Testicular cancer is a highly curable cancer that develops in the testicles. Typically, this cancer develops in one or both testicles in young men, but it can occur in older men as well and in rare case, in younger boys. The odds for getting testicular cancer are estimated to be about 1 in 200, with 80,000 cases being diagnosed each year in the United States alone. Although testicular cancer is considered to be rare, it is the most common cancer in American males between the ages of 15 and 35. Knowing the signs of testicular cancer will help with early detection of this problematic disease. Great news is that testicular cancer is notable for having among the highest cure rates among all cancers. It has an average five year survival rate as high as 99%, depending on how early it is detected.
Symptoms of testicular cancer
You can’t be sure you have testicular cancer from just symptoms, so it’s important to see a health care provider as soon as possible about any testicular symptoms that concern you.
- The most common symptom of testicular cancer is a painless lump on or in a testicle.
- The testicle may become swollen or larger, without a lump. (It’s normal for one testicle to be slightly larger than the other, and for one to hang lower than the other.)
- Some testicular tumors might cause pain, but most of the time they don’t. Men with testicular cancer may also have a heavy or aching feeling in the lower belly or scrotum.
- Breast growth or soreness: Rarely, testicular cancers can cause men’s breasts to grow or become sore. This is because certain types of testicular cancer can make high levels of hormones that affect the breasts.
- Signs of early puberty in boys: Some testicular cancers make male sex hormones. This may not cause any specific symptoms in men, but in boys it can cause signs of puberty, such as a deepening of the voice and the growth of facial and body hair, at an early age.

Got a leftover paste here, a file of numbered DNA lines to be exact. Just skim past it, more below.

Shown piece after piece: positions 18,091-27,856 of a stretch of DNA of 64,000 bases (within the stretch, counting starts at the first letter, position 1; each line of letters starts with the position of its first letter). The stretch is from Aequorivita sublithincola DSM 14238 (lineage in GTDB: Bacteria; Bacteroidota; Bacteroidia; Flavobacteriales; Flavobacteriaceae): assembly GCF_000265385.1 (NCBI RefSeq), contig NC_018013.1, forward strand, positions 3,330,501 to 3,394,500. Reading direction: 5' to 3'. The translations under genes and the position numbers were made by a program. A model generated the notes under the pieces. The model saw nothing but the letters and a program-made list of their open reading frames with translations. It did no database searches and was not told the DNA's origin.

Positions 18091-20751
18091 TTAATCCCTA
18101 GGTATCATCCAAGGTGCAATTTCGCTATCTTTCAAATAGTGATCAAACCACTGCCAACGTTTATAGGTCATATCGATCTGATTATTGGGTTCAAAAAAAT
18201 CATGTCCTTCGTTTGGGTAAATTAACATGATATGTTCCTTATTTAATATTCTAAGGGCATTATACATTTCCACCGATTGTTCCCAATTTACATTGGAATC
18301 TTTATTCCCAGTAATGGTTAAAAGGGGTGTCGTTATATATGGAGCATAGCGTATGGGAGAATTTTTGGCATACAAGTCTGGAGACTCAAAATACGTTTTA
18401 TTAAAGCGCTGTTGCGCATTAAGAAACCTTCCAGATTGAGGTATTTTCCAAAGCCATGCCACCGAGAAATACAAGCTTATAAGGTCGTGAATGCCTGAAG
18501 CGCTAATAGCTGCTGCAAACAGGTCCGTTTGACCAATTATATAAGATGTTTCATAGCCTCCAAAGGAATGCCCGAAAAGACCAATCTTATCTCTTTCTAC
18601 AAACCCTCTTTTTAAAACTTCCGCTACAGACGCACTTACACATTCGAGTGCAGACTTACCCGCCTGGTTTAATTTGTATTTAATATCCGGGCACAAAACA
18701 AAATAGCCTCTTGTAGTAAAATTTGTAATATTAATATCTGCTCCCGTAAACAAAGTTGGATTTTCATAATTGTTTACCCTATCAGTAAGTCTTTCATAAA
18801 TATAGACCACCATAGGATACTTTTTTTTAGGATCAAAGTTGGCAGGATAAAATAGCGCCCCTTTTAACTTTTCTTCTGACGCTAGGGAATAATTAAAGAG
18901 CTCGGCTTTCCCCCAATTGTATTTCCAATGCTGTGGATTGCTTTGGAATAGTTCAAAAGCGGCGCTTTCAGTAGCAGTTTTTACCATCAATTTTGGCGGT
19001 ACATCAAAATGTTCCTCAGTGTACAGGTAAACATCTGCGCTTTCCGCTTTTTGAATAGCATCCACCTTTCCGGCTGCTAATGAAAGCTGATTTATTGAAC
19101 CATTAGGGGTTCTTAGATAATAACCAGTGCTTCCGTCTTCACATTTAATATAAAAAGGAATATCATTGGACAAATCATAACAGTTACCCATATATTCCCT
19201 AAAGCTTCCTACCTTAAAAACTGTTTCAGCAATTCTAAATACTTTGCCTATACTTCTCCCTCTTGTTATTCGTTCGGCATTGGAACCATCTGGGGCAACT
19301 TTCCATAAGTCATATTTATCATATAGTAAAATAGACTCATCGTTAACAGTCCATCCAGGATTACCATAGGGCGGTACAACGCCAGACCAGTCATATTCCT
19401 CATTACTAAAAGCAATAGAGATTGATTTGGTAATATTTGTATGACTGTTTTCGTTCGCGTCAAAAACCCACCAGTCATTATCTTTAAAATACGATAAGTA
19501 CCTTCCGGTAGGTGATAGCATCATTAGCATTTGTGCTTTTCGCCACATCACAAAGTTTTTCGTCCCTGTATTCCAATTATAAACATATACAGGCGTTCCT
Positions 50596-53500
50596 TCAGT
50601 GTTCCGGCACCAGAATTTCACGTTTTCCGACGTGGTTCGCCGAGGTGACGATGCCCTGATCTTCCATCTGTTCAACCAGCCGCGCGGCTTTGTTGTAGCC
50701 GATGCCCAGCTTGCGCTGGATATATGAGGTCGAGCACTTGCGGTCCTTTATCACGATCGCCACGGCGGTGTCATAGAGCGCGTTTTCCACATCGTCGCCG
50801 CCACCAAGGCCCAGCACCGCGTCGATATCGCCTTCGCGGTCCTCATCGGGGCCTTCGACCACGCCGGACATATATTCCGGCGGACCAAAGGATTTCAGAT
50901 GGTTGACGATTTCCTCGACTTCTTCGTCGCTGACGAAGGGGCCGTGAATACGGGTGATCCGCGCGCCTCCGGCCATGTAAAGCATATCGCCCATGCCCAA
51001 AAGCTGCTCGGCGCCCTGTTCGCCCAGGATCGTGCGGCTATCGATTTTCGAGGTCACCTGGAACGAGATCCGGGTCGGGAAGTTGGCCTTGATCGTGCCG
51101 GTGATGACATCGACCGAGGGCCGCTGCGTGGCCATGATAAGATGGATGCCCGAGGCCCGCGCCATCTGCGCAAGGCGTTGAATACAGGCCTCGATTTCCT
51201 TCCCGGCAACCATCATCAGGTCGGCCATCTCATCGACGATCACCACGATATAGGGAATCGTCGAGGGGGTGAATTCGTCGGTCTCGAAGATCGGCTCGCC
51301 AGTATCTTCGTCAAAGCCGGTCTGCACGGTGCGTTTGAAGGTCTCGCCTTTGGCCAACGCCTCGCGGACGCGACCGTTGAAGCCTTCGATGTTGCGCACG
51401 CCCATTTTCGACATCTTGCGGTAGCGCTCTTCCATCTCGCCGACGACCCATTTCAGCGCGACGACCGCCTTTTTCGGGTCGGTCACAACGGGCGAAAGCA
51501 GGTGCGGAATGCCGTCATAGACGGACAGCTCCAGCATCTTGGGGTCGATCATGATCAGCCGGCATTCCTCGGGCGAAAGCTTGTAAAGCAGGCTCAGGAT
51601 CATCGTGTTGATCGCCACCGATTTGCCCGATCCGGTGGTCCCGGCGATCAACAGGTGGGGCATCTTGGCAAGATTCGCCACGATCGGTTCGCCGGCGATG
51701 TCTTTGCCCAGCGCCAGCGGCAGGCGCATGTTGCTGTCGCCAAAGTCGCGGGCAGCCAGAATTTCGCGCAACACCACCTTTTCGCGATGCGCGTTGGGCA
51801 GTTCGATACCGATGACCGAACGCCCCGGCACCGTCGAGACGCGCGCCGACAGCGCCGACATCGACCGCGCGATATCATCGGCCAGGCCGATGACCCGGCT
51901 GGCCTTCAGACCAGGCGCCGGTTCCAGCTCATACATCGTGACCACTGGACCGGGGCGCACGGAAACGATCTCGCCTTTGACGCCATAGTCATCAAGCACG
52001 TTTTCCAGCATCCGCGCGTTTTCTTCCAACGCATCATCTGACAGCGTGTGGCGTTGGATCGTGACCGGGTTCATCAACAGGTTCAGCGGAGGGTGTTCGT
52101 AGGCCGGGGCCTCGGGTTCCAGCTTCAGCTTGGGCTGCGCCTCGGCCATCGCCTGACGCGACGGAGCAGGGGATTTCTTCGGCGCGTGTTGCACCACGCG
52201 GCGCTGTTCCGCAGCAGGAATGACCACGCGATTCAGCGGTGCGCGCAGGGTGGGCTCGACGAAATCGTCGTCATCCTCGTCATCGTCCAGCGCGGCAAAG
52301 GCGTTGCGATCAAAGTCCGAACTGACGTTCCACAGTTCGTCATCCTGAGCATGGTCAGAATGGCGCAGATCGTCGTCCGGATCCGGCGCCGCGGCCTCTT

Symptoms of advanced testicular cancer
Testicular cancer that has spread beyond the testicles and regional lymph nodes to other organs may cause other symptoms depending on the area of the body affected. Symptoms of late-stage testicular cancer may include:
- Dull pain in the lower back and belly.
- Lack of energy, sweating for no clear reason, fever, or a feeling of illness.
- Shortness of breath, coughing, or chest pain.
- Headache or confusion.
There can be some overlap of symptoms and signs between advanced and early testicular cancer in some people. Also, many symptoms listed above may occur with other diseases. Consequently, individuals should seek medical providers to get a diagnosis. After you are diagnosed with testicular cancer, you and your doctor will begin planning your treatment. Nearly all men with testicular cancer have surgery. After surgery, you may have other treatments, if they are needed. This depends on your choices, the type of cells involved, and the stage of your cancer. Testicular cancer is one of the most curable forms of cancer, especially during its early stages. If you have symptoms of testicular cancer, see a doctor as soon as possible.